Here is what I learned at the American Atheists 2013 Conference about what we can do to increase the diversity of the movement.
David Tamayo: President and founder of Hispanic American Freethinkers, a national nonprofit educational organization with emphasis on serving the Latino community.
David Tamayo: A major way to reach out to Hispanics and help secularize Hispanic culture is to reach out to the girls and encourage them to enter math, science, and technology-related fields. It has been demonstrated that higher levels of education generally lead to higher levels of secularity in a population. This works as a counter to the “macho” Hispanic culture of sharply divided male and female roles which perpetuates a norm were women are expected to be both subservient to the men and to enforce the religious norms in the family, aka, be the one who drags the kids to church. David encourages women who are in the math, science, and technology fields to reach out and encourage Hispanic girls and show them that these are fields where women belong and where they can do well.
Mandisa Thomas is founder and president of Black Freethinkers, Inc and co-host of the Black Freethinkers BlogTalk radio show.
Mandisa Thomas: The way to reach out to the black communities is to focus more on their specific needs and concerns. Many times larger groups do not have the time and resources to focus specifically on black (or other minority) issues, but smaller groups within those organizations can focus on these areas. Having “side” groups that are a part of larger atheist groups and are specifically for women, or blacks, or other subgroups is good for meeting specific needs and highlighting the diversity of the atheist movement.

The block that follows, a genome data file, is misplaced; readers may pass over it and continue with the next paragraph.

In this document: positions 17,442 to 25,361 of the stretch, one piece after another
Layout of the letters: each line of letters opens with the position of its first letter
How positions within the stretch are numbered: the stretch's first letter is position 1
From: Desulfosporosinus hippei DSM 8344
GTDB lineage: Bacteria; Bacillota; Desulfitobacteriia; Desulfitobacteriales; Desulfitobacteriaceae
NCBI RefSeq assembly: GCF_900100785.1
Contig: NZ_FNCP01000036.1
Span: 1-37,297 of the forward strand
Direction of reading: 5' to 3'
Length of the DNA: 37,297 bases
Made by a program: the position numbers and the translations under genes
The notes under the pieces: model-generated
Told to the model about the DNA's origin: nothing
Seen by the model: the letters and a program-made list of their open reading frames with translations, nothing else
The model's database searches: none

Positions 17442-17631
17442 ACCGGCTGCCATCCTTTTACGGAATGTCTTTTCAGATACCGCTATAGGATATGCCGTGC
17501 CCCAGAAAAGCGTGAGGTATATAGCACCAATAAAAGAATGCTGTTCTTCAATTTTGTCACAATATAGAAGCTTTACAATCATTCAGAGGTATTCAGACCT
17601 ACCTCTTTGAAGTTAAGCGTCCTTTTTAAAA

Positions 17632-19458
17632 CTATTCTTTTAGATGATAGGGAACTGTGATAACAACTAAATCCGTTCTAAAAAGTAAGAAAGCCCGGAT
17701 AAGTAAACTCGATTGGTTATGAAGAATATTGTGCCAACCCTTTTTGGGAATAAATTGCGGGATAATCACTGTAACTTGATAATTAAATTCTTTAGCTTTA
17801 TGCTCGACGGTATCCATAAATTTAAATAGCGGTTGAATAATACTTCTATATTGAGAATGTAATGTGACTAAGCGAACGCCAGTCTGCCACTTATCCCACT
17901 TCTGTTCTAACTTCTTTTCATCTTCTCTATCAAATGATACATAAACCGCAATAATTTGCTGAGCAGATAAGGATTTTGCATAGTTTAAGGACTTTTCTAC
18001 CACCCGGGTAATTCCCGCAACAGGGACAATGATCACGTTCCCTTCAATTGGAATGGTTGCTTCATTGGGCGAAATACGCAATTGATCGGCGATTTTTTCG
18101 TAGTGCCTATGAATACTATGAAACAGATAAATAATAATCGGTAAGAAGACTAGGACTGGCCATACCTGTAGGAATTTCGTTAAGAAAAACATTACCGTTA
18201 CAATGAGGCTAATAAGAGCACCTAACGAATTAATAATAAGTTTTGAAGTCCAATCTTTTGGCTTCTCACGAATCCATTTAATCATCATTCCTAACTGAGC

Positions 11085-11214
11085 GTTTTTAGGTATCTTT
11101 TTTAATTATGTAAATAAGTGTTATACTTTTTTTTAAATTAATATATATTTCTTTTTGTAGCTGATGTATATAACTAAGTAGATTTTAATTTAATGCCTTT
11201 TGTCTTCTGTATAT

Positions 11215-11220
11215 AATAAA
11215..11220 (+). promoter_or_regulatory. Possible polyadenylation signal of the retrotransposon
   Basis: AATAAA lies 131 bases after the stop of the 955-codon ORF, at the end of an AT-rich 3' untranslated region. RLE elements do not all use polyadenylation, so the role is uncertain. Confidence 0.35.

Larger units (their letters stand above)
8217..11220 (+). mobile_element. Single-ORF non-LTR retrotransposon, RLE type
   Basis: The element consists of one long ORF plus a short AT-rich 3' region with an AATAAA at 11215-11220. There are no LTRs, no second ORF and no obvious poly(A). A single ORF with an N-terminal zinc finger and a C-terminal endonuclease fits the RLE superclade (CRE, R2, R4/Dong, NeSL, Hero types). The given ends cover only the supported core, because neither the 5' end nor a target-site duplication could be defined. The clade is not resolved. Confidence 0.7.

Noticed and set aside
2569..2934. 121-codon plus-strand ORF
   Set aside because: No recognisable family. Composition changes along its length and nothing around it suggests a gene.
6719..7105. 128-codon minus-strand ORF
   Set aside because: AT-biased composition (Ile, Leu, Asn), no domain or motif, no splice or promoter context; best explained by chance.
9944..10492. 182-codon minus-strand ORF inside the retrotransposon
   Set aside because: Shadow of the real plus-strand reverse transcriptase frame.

Richard Carrier is the author of Sense and Goodness Without God, Proving History, and Not the Impossible Faith. He has a Ph.D. in ancient history and specializes in the modern philosophy of naturalism, the origins of Christianity, and the intellectual history of Greece and Rome.
Richard Carrier: Atheism is now a community, and not just a bunch of isolated individuals, and we need to take care in how we are represented to the wider world. One way to do this is to support women atheists online by calling out mean and harassing behavior of atheists online. Show to the world, and to those who are being harassed that they do not represent us as a movement.
American Atheists has had series of billboards in the past year that has been targeted to the members inside of religious communities that do not really believe the things that their religion claims. These billboards usually contain the words “You know it’s a myth” and have caused a media stir wherever AA has erected them. For the most part, these billboards have been targeted to the Christian population of the United States, but now the Muslim and Jewish communities have been explicitly targeted with two new billboards in Arabic and Hebrew.
I have a couple of comments on these. First, I am glad that they did away with all use of ALL CAPS on these. In general, the billboard design is a step up from other billboards that AA has promoted, from a purely aesthetic point of view. My favorite part of these billboards is the phrase “you have a choice.” Not only in Jewish and Muslim communities, but also in many Christian communities, any unbelievers (open or not) in their midst may get the message that they really do not have a choice.